Painting contractors are well aware that bad weather is one of their worst opponents in the Painter Of The Night. At some seasons of the year, the distinction between excellent and bad weather conditions becomes hazy. Before painting the exterior of a house, there are a number of factors to consider.
If a homeowner plans to paint their home during the winter, the cold weather can be a severe issue, depending on where they live in the country. Cold temperatures, even when utilising low-temperature paints, can cause paint breakdown if the weather conditions are too extreme.
Some low-temperature paints allow you to paint in temperatures as low as 35 degrees if the temperature will stay above 35 degrees for a set number of hours during the day. The time it takes for paint to dry varies based on the type of paint you use. However, in my experience, as long as the humidity does not rise, you should be fine. Rising humidity indicates that a dome of humid air is entering the region, which will cause the paint to dry more slowly. If the low-temperature paint’s drying time is slowed, it may not have enough time to dry above 35 degrees before freezing temperatures set in during the evening. In this circumstance, the paint is at a significant danger of freezing, making paint failure a distinct possibility.
Painting companies usually look ahead 48 to 72 hours to determine what the weather will be like for painting. Will they be confronted with increased humidity as a front approaches, or will the humidity remain low for an extended period, allowing the moisture in low-temp latex paint to evaporate? Will there be enough time for the paint to dry if the temperature rises above 35 degrees before the temperature drops below freezing?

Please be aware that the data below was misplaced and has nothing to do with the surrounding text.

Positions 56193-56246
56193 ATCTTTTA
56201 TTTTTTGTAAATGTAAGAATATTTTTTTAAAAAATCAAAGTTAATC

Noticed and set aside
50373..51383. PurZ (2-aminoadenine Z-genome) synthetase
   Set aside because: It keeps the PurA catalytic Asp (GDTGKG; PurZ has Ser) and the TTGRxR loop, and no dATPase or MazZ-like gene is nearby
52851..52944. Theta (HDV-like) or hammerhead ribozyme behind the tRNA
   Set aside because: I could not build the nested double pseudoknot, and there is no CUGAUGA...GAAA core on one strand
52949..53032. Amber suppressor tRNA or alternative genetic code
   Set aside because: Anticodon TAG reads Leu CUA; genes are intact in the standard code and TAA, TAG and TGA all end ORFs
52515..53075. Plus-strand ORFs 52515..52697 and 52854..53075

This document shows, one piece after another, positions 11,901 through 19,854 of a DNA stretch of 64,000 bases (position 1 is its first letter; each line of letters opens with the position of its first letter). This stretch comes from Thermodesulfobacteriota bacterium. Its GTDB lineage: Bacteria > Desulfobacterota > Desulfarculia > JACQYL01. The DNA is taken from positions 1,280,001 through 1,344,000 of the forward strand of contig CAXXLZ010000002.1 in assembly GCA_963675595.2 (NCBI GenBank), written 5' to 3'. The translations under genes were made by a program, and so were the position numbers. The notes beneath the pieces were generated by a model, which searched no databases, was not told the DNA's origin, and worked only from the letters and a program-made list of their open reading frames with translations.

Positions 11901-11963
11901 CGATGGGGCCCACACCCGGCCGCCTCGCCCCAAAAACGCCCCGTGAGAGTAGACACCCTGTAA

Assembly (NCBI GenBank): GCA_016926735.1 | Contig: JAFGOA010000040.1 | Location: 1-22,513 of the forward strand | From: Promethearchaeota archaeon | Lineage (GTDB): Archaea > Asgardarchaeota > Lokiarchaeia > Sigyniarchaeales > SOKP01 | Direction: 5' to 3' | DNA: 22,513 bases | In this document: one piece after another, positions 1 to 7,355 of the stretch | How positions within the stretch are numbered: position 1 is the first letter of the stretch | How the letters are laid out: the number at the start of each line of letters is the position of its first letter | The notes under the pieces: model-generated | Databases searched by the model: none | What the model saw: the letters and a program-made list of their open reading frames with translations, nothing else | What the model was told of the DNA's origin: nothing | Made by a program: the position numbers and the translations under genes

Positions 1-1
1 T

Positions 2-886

Another thing to think about is how windy it will be. It’s nice to have a windy day with low humidity. The Painter Of The Night will be sped up by the wind. Make sure you’re dressed appropriately for the weather. This is a better situation when the humidity is consistent.
Another factor to consider is the temperature of the surface of the substrate to which the paint is being applied. It will take time for the exterior of your home to get to 35 degrees if overnight temps were in the mid to low 20s. So it’s not a good idea to start painting as soon as the thermometer reads 35 degrees for the atmosphere. Before you can securely apply paint, you’ll need to wait 2 or 3 hours.
It’s important to think about how much sunlight you get. On a clear day, the sun’s radiant radiation will assist warm the surfaces of your home to temperatures above 35 degrees. Sunlight is undoubtedly a factor, and I recommend painting the side that faces the sun. Follow the path of the sun. Temperatures may improve enough in a few days for places that receive no or very little sunlight to be painted during a safer temperature range.
I personally do not allow my painters to apply low-temperature paint to a customer’s home unless the temperature is expected to rise above 47 degrees and the humidity is steady or decreasing. I also take into account the humidity level for the most of that day. I think about what the low temperature will be the night after a paint job. If the temperature drops into the low 20s, I’m sure we’ll have less painting time that day before we approach the danger zone. When temperatures drop this low the night after what appears to be a wonderful day, I often quit whatever painting I’m working on due to the shorter drying time.